The big question I have is when we will see the birth and realisation of a viable retrofit system where you can give up a bit of boot space, or undercar space, to have a battery pack and electrical motor fitted in good cars already out there. This could be a licence to print money and be much better for the environment. In the mean time I am holding on to both my Saab 95 cars in hope!

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Teacher Workload

I was looking at the Toolkits sent out from the Department for Education to try and help schools reduce workload. I think they have some good ideas to start off some schools who really struggle with this. I like this graph idea where you identify as high workload / low impact to give you area of focus.

Should these practices be stopped, amended to make them less time intensive, or refined so they have more impact?

If it does not really help students in a major way, we all just need to ditch it and do things that work. Marking is a huge part of this and some people are obsessed with it. However, the golden part of marking is pupils reflecting on their own work. This actually often does not need to be as teacher centric as many schools make it.

Also I think we need to look at communication – both internally and externally. It vital to have, but can place a significant demand on us all.

What can all of us (school leaders, teachers and support staff) do to lower the burden.

By updating policies and practice, streamlining or just stopping dead all the things that hoover up your time?

I think schools are really poor at times at just saying no to parents or stakeholders and often people in SLT positions add on tasks all the time without removal of existing burdens. Industry is great at avoiding this as usually your business collapses as the profits dry up and inefficiency’s creep in. Also schools historically are tied to all sorts of traditions which seem to be stuck in the UK. Things like a yearly school reports on paper, got replaced by multiple reports which ultimately may be done on a computer but generally seem to be more of a burden than ever before. In an age where we can share any grade with parents online, why not just share the testing and any behaviour issues when they come up? Also just keep it simple!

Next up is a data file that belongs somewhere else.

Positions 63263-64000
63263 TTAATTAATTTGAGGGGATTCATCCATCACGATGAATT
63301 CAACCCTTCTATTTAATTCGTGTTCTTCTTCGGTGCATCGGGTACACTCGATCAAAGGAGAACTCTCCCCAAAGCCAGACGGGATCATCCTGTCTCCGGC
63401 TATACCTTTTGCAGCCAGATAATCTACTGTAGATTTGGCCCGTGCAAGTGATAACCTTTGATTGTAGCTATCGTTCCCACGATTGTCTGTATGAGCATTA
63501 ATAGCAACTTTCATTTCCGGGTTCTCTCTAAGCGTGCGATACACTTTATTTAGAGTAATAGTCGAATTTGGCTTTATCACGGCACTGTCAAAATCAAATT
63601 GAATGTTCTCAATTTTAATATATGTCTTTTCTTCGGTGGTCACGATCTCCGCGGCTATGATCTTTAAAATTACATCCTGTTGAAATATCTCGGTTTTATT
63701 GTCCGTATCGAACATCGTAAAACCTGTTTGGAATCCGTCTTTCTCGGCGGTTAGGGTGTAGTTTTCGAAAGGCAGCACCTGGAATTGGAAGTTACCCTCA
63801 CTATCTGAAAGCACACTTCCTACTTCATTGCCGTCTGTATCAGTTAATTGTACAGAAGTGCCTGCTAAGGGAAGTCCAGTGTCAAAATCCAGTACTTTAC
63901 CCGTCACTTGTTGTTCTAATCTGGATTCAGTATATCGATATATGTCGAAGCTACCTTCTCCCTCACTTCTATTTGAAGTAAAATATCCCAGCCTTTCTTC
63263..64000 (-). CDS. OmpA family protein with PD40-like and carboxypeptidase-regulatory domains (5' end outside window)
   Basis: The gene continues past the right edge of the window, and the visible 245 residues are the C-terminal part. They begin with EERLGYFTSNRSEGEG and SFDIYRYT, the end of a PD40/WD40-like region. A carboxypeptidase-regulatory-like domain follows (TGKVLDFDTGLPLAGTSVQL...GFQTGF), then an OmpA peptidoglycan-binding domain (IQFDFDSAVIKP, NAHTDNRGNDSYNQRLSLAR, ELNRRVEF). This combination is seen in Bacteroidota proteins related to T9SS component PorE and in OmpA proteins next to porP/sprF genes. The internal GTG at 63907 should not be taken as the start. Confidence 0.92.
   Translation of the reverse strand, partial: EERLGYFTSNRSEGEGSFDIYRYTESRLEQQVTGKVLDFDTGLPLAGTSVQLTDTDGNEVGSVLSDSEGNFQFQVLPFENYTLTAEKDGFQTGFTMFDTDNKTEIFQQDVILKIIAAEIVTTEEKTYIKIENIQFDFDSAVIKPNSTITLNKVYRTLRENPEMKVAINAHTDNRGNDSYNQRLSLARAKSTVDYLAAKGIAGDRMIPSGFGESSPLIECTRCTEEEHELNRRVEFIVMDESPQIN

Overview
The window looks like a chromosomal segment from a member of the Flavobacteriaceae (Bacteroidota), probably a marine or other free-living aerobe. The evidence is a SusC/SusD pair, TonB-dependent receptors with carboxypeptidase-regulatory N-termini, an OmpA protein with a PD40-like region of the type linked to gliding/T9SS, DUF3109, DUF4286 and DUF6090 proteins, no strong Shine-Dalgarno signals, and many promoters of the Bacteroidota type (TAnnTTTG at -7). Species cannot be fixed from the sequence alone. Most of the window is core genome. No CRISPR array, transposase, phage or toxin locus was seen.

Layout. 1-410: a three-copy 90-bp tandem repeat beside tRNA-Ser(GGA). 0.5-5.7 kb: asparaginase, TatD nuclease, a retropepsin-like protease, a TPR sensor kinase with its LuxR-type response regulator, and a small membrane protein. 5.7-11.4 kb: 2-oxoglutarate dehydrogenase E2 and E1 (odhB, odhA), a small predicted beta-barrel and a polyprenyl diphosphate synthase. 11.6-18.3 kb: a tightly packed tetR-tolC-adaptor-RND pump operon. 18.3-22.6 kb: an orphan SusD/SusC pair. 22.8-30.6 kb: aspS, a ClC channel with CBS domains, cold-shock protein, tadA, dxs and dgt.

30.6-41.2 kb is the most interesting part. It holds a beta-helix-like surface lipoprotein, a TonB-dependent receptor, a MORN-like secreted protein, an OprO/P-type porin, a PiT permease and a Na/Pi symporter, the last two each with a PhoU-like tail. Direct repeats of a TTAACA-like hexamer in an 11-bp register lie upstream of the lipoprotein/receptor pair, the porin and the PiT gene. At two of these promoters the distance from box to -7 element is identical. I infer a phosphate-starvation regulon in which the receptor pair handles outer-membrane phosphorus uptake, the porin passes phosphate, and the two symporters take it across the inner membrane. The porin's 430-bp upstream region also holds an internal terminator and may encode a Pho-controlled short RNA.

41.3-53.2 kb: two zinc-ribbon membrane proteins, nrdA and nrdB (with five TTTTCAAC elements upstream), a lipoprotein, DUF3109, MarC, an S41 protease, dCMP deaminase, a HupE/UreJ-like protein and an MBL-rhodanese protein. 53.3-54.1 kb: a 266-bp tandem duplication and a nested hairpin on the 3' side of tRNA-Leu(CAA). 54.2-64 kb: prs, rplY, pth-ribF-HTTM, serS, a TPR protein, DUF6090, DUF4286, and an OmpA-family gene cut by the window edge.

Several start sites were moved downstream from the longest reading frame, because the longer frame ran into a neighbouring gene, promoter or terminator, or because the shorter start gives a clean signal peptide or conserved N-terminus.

I wonder how many people in SLT see it as their job to be the “streamliner” and efficiency expert. This is your key role and everyone should have the mantra that if they can shave even 30s off a process it may ultimately lead to hours of saving of time for staff at the whiteboard. Filling in forms and sharing information is another notoriously complex task in some schools. This can all be streamlined, and project managed to give a better outcome in less time.

Final point, maybe teachers need to have a standard 36 hour contract and then anything else is paid overtime. This may bring out the best in SLT and middle managers to get it right for staff. When you are paid by the hour, you never take longer to do anything that is mission critical

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2023 Poorly Written AQA Physics Exam

I am extremely disappointed by this year’s AQA Spec A A-level papers. The challenge was simply too much for many pupils and clearly the difficulty of the papers in comparison to Edexcel as a comparison was clear from the papers and marks requires for higher grades which were significantly different. See my analysis below of the difference between the two papers.